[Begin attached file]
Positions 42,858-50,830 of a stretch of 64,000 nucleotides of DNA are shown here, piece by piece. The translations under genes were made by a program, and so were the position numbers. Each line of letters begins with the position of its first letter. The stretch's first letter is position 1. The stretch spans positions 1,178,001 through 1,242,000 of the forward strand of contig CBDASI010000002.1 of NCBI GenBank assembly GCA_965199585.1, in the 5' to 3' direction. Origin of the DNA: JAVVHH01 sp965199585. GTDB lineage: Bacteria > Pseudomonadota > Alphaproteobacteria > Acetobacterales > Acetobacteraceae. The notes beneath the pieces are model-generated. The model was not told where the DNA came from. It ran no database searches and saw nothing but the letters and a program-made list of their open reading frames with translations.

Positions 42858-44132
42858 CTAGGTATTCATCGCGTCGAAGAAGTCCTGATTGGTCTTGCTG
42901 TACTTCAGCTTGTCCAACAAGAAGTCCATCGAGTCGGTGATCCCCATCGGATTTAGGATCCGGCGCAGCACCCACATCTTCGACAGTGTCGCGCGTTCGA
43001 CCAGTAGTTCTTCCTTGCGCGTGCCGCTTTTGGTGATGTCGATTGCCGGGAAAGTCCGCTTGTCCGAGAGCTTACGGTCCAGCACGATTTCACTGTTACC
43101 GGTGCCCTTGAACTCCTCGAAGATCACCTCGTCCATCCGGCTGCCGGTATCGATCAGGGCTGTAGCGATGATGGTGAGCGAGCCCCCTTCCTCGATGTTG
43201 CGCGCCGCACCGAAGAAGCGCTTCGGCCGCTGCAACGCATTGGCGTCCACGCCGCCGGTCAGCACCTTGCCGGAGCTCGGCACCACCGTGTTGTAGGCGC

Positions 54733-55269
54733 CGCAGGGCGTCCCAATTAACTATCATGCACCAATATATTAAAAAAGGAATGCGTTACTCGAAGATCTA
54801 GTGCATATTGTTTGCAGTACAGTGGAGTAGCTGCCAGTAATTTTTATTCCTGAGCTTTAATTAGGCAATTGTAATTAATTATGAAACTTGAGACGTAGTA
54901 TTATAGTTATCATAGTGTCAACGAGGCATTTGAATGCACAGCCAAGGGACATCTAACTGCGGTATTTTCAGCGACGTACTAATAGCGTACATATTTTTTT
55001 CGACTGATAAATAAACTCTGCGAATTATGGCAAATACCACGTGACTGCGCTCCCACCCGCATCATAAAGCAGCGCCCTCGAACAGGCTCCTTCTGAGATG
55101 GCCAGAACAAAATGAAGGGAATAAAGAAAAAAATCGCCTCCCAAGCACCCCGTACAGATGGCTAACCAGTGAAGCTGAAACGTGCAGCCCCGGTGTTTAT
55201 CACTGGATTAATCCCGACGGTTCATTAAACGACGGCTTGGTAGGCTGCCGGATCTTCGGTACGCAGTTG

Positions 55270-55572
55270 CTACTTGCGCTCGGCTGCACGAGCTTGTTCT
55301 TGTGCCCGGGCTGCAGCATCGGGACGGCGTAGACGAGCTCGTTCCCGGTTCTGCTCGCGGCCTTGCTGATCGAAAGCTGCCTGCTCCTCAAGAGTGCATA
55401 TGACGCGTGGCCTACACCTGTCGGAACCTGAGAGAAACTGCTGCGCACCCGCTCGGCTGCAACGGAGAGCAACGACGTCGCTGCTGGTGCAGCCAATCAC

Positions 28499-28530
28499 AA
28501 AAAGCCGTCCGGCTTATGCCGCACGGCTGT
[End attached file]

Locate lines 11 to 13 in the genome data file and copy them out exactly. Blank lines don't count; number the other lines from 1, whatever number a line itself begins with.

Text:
54901 TTATAGTTATCATAGTGTCAACGAGGCATTTGAATGCACAGCCAAGGGACATCTAACTGCGGTATTTTCAGCGACGTACTAATAGCGTACATATTTTTTT
55001 CGACTGATAAATAAACTCTGCGAATTATGGCAAATACCACGTGACTGCGCTCCCACCCGCATCATAAAGCAGCGCCCTCGAACAGGCTCCTTCTGAGATG
55101 GCCAGAACAAAATGAAGGGAATAAAGAAAAAAATCGCCTCCCAAGCACCCCGTACAGATGGCTAACCAGTGAAGCTGAAACGTGCAGCCCCGGTGTTTAT